Over at netzpolitik.org, Marcus Beckedahl argues that Threads (Meta’s Twitter replacement that launched yesterday) “is the hope of the hour — and the wrong way to go.” Marcus arrives at his conclusion mainly by arguing from a user perspective, taking into account privacy concerns and Meta’s abysmal track record in this area. While understandable, the conclusion that Threads is fundamentally flawed because it perpetuates Meta’s surveillance-based business model misses the bigger picture.
Over the past few weeks, there has been a lot of controversy within the fediverse community about the anticipated launch of Threads, which is expected to be compatible with other ActivityPub-based services, such as Mastodon sometime after its launch. In this post, I argue that from a public digital infrastructure perspective, Meta’s entry into the space and the fact that they have chosen to be interoperable with the existing fediverse is a good thing, as it paves the way for public institutions to enter the space and reduce their dependence on private communication platforms.
To understand why this is the case, let’s look at the service that both Mastodon and Threads are trying to replace — Twitter. Over the years, Twitter has become a de facto part of the public communications infrastructure: a global communications network open to everyone that operated as part of the open Internet. In the last few months — under the reign of Elon Musk — Twitter has lost this status, with the recently established requirement to be logged in with an account to read tweets being the final nail in the coffin of Twitter as a public communication channel.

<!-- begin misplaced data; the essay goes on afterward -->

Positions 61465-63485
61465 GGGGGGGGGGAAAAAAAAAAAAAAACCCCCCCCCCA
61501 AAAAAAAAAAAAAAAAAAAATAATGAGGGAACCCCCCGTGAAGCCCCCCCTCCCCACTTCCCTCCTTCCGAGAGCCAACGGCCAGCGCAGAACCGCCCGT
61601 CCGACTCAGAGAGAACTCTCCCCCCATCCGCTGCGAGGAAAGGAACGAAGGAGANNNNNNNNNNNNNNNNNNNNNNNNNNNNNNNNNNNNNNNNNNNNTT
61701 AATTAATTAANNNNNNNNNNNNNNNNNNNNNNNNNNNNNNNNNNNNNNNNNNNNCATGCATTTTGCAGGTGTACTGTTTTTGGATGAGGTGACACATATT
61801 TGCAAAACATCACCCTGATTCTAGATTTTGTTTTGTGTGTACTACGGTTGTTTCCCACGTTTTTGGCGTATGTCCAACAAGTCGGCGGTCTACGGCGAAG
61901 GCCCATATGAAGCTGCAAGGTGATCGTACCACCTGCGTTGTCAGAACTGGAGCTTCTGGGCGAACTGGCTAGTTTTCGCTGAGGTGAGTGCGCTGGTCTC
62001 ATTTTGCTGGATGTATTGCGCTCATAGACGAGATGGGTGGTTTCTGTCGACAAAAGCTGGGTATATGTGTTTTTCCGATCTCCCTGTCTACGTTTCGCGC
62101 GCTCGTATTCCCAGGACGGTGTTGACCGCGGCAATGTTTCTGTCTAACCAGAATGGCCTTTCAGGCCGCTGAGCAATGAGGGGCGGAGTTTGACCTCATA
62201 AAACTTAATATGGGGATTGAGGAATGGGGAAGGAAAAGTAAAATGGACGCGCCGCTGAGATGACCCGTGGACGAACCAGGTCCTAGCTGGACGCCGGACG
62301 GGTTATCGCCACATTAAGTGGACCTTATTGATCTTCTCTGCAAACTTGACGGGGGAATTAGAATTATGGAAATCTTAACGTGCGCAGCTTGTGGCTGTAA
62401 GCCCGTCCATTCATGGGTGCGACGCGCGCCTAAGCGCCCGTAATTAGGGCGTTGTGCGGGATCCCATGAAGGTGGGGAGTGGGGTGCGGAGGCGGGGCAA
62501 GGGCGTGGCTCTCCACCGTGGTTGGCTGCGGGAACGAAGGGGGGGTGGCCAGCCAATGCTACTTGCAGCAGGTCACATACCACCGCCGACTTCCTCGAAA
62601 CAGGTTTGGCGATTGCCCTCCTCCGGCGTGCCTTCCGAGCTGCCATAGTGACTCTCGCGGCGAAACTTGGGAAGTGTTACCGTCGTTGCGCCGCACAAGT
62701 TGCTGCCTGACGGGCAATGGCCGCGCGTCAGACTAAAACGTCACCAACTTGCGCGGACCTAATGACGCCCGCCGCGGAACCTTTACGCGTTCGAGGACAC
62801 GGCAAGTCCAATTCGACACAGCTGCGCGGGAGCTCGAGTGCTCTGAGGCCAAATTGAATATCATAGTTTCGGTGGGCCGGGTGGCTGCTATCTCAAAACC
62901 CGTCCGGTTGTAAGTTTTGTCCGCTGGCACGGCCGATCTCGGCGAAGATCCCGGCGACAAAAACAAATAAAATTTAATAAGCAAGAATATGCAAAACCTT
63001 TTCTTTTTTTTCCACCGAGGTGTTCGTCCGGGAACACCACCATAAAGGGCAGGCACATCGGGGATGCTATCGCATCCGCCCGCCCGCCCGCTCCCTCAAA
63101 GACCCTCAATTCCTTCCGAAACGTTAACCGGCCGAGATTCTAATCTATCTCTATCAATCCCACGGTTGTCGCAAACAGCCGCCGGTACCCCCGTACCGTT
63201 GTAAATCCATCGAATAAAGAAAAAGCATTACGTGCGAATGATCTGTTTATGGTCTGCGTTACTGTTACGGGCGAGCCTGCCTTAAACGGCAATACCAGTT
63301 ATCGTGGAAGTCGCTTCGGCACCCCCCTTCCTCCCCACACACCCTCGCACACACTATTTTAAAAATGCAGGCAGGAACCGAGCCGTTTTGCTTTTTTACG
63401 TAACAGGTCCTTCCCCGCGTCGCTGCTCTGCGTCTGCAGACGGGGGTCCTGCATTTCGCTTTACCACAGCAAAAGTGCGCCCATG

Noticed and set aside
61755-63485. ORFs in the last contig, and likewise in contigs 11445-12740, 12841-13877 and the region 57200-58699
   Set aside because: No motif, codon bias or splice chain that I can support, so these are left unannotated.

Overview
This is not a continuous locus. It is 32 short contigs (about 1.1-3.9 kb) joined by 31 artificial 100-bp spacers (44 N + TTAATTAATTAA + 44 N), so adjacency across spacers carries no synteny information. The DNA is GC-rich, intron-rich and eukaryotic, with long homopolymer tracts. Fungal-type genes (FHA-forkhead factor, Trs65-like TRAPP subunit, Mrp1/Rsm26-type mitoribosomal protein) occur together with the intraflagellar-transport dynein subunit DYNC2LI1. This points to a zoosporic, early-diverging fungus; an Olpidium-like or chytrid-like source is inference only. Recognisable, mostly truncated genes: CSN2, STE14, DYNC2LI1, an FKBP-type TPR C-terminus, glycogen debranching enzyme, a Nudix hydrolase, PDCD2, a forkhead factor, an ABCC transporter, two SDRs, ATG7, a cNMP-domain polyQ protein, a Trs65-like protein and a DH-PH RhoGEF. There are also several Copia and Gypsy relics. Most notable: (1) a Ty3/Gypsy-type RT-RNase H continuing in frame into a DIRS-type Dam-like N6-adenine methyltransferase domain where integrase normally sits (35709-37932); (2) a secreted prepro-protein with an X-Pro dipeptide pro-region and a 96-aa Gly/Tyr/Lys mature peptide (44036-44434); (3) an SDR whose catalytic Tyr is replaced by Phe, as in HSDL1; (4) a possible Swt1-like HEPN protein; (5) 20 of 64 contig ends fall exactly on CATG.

Yesterday morning a summer storm swept over the Netherlands. In the 10 minutes, it took me to drop one of my daughters off at her school, the storm went from unpleasant to life-threatening. Local authorities responded to this unexpected increase in strength by issuing emergency alerts via the Cell Broadcast system:
The careful observer will note that these alerts directed the public to the Twitter account of the Amsterdam fire department for more information. An account that, as of last weekend, is no longer accessible unless you have a Twitter account and are logged into the service. What used to be a really useful information channel in emergency situations had become a completely useless service, and it seems that no one in the emergency services was even aware of it.
So what does all of this have to do with the launch of Threads by another American tech company equally beholden to the whims of a single individual? Surely moving the Amsterdam Fire Department’s emergency communications to Threads would be just as problematic.
The above anecdote makes it quite clear that no public or semi-public institution should provide its services through private platforms under the control of unaccountable external actors. Ideally, all public services should be provided through infrastructures and services under the control of public institutions. This is where the decentralized approach of fediverse comes in: it allows anyone to set up their own instances for a decentralized service like Mastodon. In this model, a logical place for the emergency communication channel of the Amsterdam Fire Department would be on the Mastodon server hosted by the municipality of Amsterdam: @firstname.lastname@example.org. Such a server could also host accounts of other municipal services or civic initiatives in Amsterdam. It would be under the control of the democratically elected government of Amsterdam and would operate as a genuine public service with a mission to serve the needs of the people of Amsterdam.